Industrial Mexican city bans plastic bags

Queretaro will becomes the first municipality in Mexico to ban plastic bags.


See the original story on CGTN America

Two hours north of Mexico City, Queretaro City is one of Mexico’s industrial capitals.

Some $650 million has been invested in this region over the past two years, and in a bid to remain ahead of the curve, Queretaro will become the first municipality in the country to ban plastic bags. Queretaro’s Sustainable Development Secretary was instrumental in the legislative change.

“More than two million plastic bags are distributed in Queretaro daily. They are used for ten minutes to carry products home, and then thrown away. One hundred tons of plastic bags arrive at our city’s dump every day, and we can’t even recycle five percent of them, so everyone is applauding this step,” Daniel Rodriguez, Secretary for Sustainable Development said.

The ban takes effect in April, and local authorities hope it will go a long way toward clearing the streets – where so many bags end up today as litter.The plastic bag ban will crack down on any local merchants who continue to provide these disposable bags to their customers, with punishments varying from confiscation of the bags, to a refusal to renew business licenses. It’s a measure local merchants here in the municipal market say the city isn’t ready for. But despite the complaints, many shoppers in the market welcome the change.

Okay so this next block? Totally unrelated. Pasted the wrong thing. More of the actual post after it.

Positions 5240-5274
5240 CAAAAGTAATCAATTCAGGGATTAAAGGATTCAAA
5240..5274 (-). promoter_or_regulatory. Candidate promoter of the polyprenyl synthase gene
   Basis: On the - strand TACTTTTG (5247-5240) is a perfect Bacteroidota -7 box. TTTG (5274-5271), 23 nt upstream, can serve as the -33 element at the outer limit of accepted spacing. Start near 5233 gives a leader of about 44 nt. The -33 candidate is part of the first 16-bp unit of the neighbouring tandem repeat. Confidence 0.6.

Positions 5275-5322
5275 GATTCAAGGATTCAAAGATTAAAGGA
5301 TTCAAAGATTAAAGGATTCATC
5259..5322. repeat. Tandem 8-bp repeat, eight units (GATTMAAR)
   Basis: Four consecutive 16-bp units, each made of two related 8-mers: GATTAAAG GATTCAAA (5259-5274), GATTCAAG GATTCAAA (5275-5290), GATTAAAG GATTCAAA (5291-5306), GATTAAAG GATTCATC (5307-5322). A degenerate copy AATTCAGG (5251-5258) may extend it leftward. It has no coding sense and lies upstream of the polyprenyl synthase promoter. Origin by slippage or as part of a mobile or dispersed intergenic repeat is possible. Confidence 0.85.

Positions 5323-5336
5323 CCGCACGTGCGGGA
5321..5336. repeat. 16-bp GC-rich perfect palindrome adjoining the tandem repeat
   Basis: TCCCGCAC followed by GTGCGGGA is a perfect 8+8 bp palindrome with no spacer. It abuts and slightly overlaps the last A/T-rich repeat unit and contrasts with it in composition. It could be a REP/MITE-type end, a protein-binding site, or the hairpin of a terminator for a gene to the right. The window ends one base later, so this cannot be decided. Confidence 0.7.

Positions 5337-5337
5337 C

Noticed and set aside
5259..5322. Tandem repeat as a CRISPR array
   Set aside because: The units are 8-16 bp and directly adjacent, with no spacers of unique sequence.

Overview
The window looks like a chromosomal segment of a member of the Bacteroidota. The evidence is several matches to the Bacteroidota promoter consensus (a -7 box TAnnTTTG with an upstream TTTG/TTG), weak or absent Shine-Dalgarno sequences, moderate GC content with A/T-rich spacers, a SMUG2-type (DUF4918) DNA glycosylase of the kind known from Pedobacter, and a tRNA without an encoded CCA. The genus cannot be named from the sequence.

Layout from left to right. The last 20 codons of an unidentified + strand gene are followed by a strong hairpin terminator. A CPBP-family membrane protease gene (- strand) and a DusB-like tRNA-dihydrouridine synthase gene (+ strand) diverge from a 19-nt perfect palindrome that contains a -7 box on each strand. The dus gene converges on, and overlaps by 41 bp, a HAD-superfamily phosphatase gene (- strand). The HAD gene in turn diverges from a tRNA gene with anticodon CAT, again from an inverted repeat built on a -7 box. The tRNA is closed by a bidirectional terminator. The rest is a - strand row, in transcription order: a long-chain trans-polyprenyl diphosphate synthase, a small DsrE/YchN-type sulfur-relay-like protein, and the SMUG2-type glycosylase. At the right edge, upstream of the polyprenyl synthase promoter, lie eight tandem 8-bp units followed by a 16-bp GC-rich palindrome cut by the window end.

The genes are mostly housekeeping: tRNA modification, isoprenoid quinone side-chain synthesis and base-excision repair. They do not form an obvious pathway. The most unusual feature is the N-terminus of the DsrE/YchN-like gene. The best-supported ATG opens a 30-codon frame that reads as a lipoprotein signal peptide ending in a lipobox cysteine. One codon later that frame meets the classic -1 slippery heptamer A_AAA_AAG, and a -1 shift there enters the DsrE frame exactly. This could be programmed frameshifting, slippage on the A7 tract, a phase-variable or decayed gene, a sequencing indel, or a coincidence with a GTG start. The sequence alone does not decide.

Queretaro’s other forward-thinking environmental projects have included a campaign to plant over 25,000 trees, and the construction of 200-kilometre network of bicycle lanes to connect the city. Queretaro’s plastic bag ban comes nine years after a similar effort in Mexico City failed – in the face of manufacturers’ protest.

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Alasdair Baverstock MA is an award-winning multimedia foreign correspondent based in Mexico City, with more than five years of experience covering Latin America. Originally from London, and with full NCTJ certification, he specialises in news and feature journalism for print, radio and television. His work has previously been used as set-texts in British A-Level examinations. He currently works as CGTN America's Mexico correspondent, and has formerly published work in TIME Magazine, Daily Mail, The Atlantic, Penthouse, Fox News, BBC, Daily Telegraph, TRT World, and others.


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